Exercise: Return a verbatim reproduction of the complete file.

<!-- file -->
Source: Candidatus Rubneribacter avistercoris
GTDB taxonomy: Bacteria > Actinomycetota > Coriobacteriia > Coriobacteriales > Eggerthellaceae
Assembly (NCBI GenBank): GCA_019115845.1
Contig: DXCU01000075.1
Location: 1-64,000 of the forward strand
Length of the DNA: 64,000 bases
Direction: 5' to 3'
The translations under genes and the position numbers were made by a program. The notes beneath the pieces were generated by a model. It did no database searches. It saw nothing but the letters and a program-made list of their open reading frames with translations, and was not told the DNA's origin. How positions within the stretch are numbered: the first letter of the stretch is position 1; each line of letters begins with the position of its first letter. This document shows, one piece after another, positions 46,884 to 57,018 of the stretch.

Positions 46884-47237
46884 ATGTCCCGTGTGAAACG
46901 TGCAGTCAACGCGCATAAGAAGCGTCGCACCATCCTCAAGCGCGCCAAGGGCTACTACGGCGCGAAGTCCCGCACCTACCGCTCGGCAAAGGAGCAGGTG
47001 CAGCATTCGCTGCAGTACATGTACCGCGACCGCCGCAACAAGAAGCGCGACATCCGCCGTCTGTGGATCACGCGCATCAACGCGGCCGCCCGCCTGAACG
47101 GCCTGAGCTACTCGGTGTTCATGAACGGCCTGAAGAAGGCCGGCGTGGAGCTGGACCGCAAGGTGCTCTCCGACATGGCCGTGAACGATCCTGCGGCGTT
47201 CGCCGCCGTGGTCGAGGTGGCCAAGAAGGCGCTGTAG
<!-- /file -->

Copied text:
Source: Candidatus Rubneribacter avistercoris
GTDB taxonomy: Bacteria > Actinomycetota > Coriobacteriia > Coriobacteriales > Eggerthellaceae
Assembly (NCBI GenBank): GCA_019115845.1
Contig: DXCU01000075.1
Location: 1-64,000 of the forward strand
Length of the DNA: 64,000 bases
Direction: 5' to 3'
The translations under genes and the position numbers were made by a program. The notes beneath the pieces were generated by a model. It did no database searches. It saw nothing but the letters and a program-made list of their open reading frames with translations, and was not told the DNA's origin. How positions within the stretch are numbered: the first letter of the stretch is position 1; each line of letters begins with the position of its first letter. This document shows, one piece after another, positions 46,884 to 57,018 of the stretch.

Positions 46884-47237
46884 ATGTCCCGTGTGAAACG
46901 TGCAGTCAACGCGCATAAGAAGCGTCGCACCATCCTCAAGCGCGCCAAGGGCTACTACGGCGCGAAGTCCCGCACCTACCGCTCGGCAAAGGAGCAGGTG
47001 CAGCATTCGCTGCAGTACATGTACCGCGACCGCCGCAACAAGAAGCGCGACATCCGCCGTCTGTGGATCACGCGCATCAACGCGGCCGCCCGCCTGAACG
47101 GCCTGAGCTACTCGGTGTTCATGAACGGCCTGAAGAAGGCCGGCGTGGAGCTGGACCGCAAGGTGCTCTCCGACATGGCCGTGAACGATCCTGCGGCGTT
47201 CGCCGCCGTGGTCGAGGTGGCCAAGAAGGCGCTGTAG